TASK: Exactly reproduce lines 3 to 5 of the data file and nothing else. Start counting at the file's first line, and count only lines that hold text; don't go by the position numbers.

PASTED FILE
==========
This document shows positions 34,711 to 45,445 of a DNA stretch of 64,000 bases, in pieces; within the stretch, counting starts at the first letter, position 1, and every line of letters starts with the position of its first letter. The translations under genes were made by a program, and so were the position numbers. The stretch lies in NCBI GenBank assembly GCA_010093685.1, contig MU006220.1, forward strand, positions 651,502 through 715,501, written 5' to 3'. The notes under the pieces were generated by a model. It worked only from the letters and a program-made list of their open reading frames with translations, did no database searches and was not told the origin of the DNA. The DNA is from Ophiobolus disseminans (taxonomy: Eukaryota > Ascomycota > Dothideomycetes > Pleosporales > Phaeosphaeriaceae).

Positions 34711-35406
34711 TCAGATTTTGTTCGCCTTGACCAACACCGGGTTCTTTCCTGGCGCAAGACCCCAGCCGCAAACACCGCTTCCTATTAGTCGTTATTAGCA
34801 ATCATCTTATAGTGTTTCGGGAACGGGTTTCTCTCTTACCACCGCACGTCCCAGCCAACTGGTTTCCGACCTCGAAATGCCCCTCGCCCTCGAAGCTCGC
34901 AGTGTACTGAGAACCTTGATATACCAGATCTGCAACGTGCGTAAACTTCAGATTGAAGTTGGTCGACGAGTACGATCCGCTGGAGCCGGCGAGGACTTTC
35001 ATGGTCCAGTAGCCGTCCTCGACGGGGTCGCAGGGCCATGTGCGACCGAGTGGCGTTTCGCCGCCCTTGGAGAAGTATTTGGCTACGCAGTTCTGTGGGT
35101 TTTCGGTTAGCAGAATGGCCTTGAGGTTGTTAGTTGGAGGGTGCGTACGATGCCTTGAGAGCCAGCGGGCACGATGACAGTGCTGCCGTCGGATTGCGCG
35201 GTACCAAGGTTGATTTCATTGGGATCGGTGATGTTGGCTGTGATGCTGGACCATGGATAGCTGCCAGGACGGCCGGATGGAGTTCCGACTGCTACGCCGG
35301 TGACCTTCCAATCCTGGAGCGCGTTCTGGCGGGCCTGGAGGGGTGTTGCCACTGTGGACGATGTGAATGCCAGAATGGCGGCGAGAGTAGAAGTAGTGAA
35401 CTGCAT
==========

34711 TCAGATTTTGTTCGCCTTGACCAACACCGGGTTCTTTCCTGGCGCAAGACCCCAGCCGCAAACACCGCTTCCTATTAGTCGTTATTAGCA
34801 ATCATCTTATAGTGTTTCGGGAACGGGTTTCTCTCTTACCACCGCACGTCCCAGCCAACTGGTTTCCGACCTCGAAATGCCCCTCGCCCTCGAAGCTCGC
34901 AGTGTACTGAGAACCTTGATATACCAGATCTGCAACGTGCGTAAACTTCAGATTGAAGTTGGTCGACGAGTACGATCCGCTGGAGCCGGCGAGGACTTTC